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The neglect of probability bias, a type of cognitive bias, is the tendency to completely disregard probability when making a decision under uncertainty and is one simple way in which people regularly violate the normative rules for decision making.

There are many related ways in which people violate the normative rules of decision making with regard to probability including the hindsight bias, the neglect of prior base rates effect, and the gambler's fallacy. This bias, though, is notably different from the preceding biases because with this bias, the actor completely disregards probability when deciding, instead of incorrectly using probability, as the actor does in the above examples.

Baron, Granato, Spranca, and Teubal (1993) studied the bias. They did so by asking children the following question:

Susan and Jennifer are arguing about whether they should wear seat belts when they ride in a car. Susan says that you should. Jennifer says you shouldn't... Jennifer says that she heard of an accident where a car fell into a lake and a woman was kept from getting out in time because of wearing her seat belt, and another accident where a seat belt kept someone from getting out of the car in time when there was a fire. What do you think about this?

Jonathan Baron (2000) notes that subject X responded in the following manner:

A: Well, in that case I don't think you should wear a seat belt.
Q (interviewer): How do you know when that's gonna happen?
A: Like, just hope it doesn't!
Q: So, should you or shouldn't you wear seat belts?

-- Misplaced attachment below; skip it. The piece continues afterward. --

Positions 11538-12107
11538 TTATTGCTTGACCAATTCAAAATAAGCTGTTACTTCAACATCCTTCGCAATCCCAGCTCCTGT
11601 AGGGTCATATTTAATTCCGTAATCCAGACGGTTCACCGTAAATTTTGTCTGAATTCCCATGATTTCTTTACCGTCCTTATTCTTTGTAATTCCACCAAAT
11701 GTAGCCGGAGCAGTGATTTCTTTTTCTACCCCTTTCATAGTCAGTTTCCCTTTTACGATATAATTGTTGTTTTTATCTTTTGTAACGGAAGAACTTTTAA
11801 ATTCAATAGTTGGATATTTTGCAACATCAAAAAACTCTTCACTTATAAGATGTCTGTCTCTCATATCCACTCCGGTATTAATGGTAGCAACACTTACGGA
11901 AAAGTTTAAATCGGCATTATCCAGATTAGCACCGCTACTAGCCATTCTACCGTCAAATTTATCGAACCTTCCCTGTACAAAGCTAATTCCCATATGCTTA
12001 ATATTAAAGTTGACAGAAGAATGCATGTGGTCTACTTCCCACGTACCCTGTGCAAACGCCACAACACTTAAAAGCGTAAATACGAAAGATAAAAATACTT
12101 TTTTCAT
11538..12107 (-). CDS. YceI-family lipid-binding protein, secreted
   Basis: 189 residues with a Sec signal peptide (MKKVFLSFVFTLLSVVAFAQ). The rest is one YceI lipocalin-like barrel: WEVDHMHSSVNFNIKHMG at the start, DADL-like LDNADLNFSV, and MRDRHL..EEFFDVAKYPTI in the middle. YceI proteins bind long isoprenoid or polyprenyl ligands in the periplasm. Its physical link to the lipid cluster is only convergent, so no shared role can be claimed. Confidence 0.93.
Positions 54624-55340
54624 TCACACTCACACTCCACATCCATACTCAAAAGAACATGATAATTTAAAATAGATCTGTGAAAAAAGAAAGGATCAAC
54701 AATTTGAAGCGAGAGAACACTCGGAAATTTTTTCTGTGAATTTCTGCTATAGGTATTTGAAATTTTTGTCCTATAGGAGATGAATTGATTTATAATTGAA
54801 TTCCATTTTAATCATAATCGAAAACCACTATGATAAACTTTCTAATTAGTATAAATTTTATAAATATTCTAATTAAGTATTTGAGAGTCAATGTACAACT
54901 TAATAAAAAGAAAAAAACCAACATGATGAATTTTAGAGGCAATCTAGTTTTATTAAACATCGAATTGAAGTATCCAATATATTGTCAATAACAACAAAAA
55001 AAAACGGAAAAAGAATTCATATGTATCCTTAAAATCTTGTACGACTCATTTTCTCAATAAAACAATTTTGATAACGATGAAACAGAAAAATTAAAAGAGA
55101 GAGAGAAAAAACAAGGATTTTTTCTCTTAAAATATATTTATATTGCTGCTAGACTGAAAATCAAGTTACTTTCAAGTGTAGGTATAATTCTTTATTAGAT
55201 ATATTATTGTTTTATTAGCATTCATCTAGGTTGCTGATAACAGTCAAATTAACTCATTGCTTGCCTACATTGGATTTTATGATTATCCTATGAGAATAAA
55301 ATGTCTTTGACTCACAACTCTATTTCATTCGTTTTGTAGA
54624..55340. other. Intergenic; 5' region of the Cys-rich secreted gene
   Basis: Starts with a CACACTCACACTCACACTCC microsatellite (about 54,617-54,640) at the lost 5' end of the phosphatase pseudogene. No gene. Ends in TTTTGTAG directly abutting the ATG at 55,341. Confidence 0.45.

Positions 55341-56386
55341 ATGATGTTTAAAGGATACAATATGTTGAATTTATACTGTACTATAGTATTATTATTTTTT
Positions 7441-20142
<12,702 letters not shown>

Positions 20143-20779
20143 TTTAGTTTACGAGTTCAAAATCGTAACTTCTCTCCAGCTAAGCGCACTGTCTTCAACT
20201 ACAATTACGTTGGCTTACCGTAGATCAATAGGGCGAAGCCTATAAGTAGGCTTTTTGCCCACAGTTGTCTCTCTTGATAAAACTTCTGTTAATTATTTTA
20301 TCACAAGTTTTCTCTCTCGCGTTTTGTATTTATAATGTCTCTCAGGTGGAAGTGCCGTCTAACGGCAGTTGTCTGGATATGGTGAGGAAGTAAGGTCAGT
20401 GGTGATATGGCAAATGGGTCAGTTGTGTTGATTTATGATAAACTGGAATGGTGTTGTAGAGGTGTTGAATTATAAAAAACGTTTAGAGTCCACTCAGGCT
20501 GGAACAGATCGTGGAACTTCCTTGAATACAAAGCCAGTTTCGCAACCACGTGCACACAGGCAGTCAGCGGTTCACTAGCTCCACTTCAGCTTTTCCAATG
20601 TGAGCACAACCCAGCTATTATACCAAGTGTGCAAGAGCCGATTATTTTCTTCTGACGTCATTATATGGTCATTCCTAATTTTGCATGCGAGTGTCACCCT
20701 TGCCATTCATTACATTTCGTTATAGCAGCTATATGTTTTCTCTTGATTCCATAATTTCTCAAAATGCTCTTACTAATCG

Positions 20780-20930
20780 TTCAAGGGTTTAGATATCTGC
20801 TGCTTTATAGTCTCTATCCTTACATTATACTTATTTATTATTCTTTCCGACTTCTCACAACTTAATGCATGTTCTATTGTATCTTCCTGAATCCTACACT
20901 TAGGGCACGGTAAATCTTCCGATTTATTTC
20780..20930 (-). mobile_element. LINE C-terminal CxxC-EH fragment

A: Well, tell-you-the-truth we should wear seat belts.
Q: How come?
A: Just in case of an accident. You won't get hurt as much as you will if you didn't wear a seat belt.
Q: OK, well what about these kinds of things, when people get trapped?
A: I don't think you should, in that case.

It is clear that subject X completely disregards the probability of an accident happening versus the probability of getting hurt by the seat belt in making the decision. A normative model for this decision would advise the use of expected-utility theory to decide which option would likely maximize utility. This would involve weighing the changes in utility in each option by the probability that each option will occur, something that subject X ignores.

Another subject responded to the same question:

A: If you have a long trip, you wear seat belts half way.
Q: Which is more likely?
A: That you'll go flyin' through the windshield.
Q: Doesn't that mean you should wear them all the time?
A: No, it doesn't mean that.
Q: How do you know if you're gonna have one kind of accident or the other?
A: You don't know. You just hope and pray that you don't.

Here again, the subject disregards the probability in making the decision by treating each possible outcome as equal in his reasoning.

Baron (2000) suggests that adults may suffer from the bias as well, especially when it comes to difficult decisions like a medical decision under uncertainty. This bias could make actors drastically violate expected-utility theory in their decision making, especially when a decision must be made in which one possible outcome has a much lower or higher utility but a small probability of occurring (e.g. in medical or gambling situations). In this aspect, the neglect of probability bias is similar to the neglect of prior base rates effect.

In another example of near-total neglect of probability, Rottenstreich and Hsee (2001) found that the typical subject was willing to pay $10 to avoid a 99% chance of a painful electric shock, and $7 to avoid a 1% chance of the same shock. (They suggest that probability is more likely to be neglected when the outcomes are emotion arousing.)

See also[]


  • Baron, J. (2000). Thinking and Deciding (3d ed.). Cambridge University Press. p. 260-261
  • Rottenstreich, Y. & Hsee, C.K. (2001). Money, kisses, and electric shocks: on the affective psychology of risk. Psychological Science, 12, 185-190.

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